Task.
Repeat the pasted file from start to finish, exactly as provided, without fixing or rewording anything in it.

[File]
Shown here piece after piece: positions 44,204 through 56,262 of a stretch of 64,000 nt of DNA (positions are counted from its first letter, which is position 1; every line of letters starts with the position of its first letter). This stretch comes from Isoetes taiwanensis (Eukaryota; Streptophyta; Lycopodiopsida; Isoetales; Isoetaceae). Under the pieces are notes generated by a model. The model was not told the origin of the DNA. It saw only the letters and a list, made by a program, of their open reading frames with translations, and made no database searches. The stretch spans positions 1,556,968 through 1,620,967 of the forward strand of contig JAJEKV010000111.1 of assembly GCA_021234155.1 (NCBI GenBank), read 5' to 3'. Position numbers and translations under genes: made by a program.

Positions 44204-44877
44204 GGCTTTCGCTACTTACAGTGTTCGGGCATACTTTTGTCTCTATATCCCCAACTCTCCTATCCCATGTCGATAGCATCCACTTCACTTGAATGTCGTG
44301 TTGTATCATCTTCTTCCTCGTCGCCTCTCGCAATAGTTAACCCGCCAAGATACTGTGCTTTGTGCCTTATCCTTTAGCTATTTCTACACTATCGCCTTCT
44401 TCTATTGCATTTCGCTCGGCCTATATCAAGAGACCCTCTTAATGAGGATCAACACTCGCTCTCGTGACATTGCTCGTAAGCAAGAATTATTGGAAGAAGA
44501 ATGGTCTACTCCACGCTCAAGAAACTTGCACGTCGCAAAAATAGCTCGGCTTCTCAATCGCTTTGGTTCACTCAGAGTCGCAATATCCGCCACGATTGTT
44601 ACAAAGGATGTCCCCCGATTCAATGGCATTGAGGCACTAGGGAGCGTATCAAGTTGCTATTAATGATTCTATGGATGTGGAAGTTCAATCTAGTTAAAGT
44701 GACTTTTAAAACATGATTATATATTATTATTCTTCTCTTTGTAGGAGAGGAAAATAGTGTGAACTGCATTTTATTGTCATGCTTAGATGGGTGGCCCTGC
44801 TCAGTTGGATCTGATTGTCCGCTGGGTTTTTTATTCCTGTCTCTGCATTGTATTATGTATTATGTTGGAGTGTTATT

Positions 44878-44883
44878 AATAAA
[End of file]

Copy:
Shown here piece after piece: positions 44,204 through 56,262 of a stretch of 64,000 nt of DNA (positions are counted from its first letter, which is position 1; every line of letters starts with the position of its first letter). This stretch comes from Isoetes taiwanensis (Eukaryota; Streptophyta; Lycopodiopsida; Isoetales; Isoetaceae). Under the pieces are notes generated by a model. The model was not told the origin of the DNA. It saw only the letters and a list, made by a program, of their open reading frames with translations, and made no database searches. The stretch spans positions 1,556,968 through 1,620,967 of the forward strand of contig JAJEKV010000111.1 of assembly GCA_021234155.1 (NCBI GenBank), read 5' to 3'. Position numbers and translations under genes: made by a program.

Positions 44204-44877
44204 GGCTTTCGCTACTTACAGTGTTCGGGCATACTTTTGTCTCTATATCCCCAACTCTCCTATCCCATGTCGATAGCATCCACTTCACTTGAATGTCGTG
44301 TTGTATCATCTTCTTCCTCGTCGCCTCTCGCAATAGTTAACCCGCCAAGATACTGTGCTTTGTGCCTTATCCTTTAGCTATTTCTACACTATCGCCTTCT
44401 TCTATTGCATTTCGCTCGGCCTATATCAAGAGACCCTCTTAATGAGGATCAACACTCGCTCTCGTGACATTGCTCGTAAGCAAGAATTATTGGAAGAAGA
44501 ATGGTCTACTCCACGCTCAAGAAACTTGCACGTCGCAAAAATAGCTCGGCTTCTCAATCGCTTTGGTTCACTCAGAGTCGCAATATCCGCCACGATTGTT
44601 ACAAAGGATGTCCCCCGATTCAATGGCATTGAGGCACTAGGGAGCGTATCAAGTTGCTATTAATGATTCTATGGATGTGGAAGTTCAATCTAGTTAAAGT
44701 GACTTTTAAAACATGATTATATATTATTATTCTTCTCTTTGTAGGAGAGGAAAATAGTGTGAACTGCATTTTATTGTCATGCTTAGATGGGTGGCCCTGC
44801 TCAGTTGGATCTGATTGTCCGCTGGGTTTTTTATTCCTGTCTCTGCATTGTATTATGTATTATGTTGGAGTGTTATT

Positions 44878-44883
44878 AATAAA